FIRST PITCH: 3:10 PM CDT
TV: Bally Sports North / ~ / Radio: TIBN
I didn’t realize the Rays were such a big rival, but then I saw that they ran an article promoting a podcast episode where they determine whether or not The Rookie is a “snooze-fest.”
Now, it’s true that Dennis Quaid’s 2002 entry into the baseball movie canon has only ever been consumed on ION television, in between doses of the low-level REM of a 3:30 nap, but that doesn’t make it a snooze-fest, it makes it an integral puzzle piece of cinematic dadcore.
If you haven’t seen it, The Rookie is based on real-life major-league pitcher Jim Morris, whose minor-league career was stunted by constant injuries, rendering him unable to progress beyond Single-A ball. A decade later, Morris — now a high school physical science teacher/baseball coach — made a promise to his students that, should they win the District Championship, he would attend the open tryouts for the recently-expanded Tampa Bay Devil Rays.
It’s home to one of my favorite scenes in a baseball movie, where Morris — struggling with the vulnerability of feeling hope again, years after moving on from his dream — pulls over on an evening drive to throw a baseball past a roadside radar gun.
At the age of 35, Morris earned not just a minor-league contract, but a September call-up in 1999 after a successful stint with the Triple-A Durham Bulls. He struck out Royce Clayton of Texas, the first hitter he faced in the majors. He put up a 4.80 ERA (107 ERA+, given the era) and recorded 13 strikeouts in 15 big-league innings between 1999-2000.
(As is the case in most thought-out dramatic storytelling, the given circumstances — in this case, Morris’ baseball journey — are largely a vehicle through which to get to the relational heart of the piece, which in The Rookie has to do with Morris’ family, and in particular a strained paternal dynamic.)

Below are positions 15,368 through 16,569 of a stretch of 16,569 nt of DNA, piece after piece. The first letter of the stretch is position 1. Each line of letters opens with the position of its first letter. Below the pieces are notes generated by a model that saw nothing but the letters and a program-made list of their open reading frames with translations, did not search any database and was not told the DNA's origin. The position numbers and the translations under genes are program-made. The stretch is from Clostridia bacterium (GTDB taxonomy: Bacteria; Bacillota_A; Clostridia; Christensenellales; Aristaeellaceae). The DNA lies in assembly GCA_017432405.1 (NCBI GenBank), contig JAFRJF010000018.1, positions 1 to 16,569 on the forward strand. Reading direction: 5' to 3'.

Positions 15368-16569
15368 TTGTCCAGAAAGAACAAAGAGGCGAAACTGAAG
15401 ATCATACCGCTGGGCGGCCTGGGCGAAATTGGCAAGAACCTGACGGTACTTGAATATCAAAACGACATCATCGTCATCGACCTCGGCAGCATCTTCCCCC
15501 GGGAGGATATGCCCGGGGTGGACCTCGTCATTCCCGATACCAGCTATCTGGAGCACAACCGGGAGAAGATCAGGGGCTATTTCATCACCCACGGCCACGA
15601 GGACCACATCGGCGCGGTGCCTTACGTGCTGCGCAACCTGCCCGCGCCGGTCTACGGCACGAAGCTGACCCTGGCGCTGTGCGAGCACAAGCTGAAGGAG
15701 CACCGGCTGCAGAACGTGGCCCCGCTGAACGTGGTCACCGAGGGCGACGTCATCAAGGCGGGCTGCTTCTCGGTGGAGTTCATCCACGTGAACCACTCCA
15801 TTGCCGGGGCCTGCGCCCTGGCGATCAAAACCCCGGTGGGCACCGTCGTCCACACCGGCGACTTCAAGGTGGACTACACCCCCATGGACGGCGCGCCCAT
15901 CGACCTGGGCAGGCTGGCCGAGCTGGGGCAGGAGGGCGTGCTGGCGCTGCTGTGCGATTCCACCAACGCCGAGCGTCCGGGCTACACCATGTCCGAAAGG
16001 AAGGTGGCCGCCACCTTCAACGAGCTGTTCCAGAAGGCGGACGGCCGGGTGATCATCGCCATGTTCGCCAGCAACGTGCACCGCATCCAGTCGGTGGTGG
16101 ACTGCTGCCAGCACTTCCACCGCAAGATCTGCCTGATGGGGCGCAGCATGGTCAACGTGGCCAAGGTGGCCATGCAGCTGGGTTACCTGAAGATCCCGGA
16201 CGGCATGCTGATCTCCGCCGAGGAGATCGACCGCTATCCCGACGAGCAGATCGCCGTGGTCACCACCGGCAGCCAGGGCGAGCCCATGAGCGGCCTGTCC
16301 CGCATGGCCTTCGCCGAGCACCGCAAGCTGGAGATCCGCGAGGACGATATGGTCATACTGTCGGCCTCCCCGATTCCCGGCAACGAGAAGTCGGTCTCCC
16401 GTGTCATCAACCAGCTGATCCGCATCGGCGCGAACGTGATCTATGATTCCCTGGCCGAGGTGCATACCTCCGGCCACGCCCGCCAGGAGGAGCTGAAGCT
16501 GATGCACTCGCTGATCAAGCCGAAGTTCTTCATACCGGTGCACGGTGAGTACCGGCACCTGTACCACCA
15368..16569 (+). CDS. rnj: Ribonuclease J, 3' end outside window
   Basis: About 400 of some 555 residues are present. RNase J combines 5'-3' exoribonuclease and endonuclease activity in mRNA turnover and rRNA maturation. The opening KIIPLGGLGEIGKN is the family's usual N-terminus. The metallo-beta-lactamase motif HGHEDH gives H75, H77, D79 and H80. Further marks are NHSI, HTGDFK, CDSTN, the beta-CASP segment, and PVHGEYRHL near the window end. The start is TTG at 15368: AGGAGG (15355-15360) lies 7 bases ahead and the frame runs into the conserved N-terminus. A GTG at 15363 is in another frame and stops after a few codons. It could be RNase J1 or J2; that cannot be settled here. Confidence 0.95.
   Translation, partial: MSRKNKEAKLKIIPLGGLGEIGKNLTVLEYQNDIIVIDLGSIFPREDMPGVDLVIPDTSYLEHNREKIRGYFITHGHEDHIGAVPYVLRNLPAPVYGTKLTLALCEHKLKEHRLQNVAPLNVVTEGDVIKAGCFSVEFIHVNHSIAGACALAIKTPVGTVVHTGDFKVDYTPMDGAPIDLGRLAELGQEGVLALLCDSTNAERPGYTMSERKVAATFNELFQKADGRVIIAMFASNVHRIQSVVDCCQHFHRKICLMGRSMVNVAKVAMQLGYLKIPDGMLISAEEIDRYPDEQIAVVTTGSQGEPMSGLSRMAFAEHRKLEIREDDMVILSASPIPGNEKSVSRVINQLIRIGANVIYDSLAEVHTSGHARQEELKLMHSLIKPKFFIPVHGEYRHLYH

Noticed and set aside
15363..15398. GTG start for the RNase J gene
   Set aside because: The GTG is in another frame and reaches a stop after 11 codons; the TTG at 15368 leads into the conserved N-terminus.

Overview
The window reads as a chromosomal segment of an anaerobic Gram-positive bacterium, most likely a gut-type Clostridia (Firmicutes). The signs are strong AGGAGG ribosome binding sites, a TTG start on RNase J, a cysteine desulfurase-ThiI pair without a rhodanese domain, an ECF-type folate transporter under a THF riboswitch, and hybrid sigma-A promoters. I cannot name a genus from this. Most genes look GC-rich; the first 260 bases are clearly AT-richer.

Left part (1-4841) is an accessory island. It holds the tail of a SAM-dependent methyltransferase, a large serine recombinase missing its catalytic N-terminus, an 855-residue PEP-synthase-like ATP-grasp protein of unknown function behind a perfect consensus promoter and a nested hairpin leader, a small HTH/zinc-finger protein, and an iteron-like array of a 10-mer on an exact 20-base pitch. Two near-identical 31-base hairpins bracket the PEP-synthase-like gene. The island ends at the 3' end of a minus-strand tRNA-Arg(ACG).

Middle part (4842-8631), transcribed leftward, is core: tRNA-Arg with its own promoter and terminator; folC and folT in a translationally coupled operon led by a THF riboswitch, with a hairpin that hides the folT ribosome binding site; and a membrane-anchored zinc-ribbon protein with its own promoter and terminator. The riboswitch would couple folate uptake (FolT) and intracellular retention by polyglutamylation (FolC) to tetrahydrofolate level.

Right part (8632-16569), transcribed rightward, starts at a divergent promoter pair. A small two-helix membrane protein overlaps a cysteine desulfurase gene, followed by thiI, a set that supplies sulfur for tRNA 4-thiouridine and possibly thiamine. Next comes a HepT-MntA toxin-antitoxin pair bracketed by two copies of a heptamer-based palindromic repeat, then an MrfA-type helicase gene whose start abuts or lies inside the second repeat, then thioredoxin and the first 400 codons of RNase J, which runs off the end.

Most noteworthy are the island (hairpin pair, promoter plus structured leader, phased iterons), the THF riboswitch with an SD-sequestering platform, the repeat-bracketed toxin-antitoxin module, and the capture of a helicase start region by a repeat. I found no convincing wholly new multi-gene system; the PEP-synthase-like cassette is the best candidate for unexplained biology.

It reminds us of the important things in life, like how Chicago could be in last place by the end of the day:
Or, more topically, how we have our own rookie joining the team...albeit a more appropriately-aged one.
Bailey Ober is going to the 10-day IL as expected with a right groin strain, and the #MNTwins are giving RHP Cole Sands his first MLB call-up.— Do-Hyoung Park (@dohyoungpark) April 30, 2022
Sands is the No. 17 prospect in the organization per @MLBPipeline.
Or, perhaps it ties in best with yesterday’s conclusion to the winning streak, a brief run of success that ends at seven games. We all know you can’t win ‘em all, but when you’re in a stretch like that, it sure feels you can.
Maybe the lesson here is exactly that, even if your own career hasn’t been derailed by arm surgeries; no matter how childish it may seem, and no matter how much cynicism and age seem to go hand in hand, there’s never anything wrong with unbridled hope.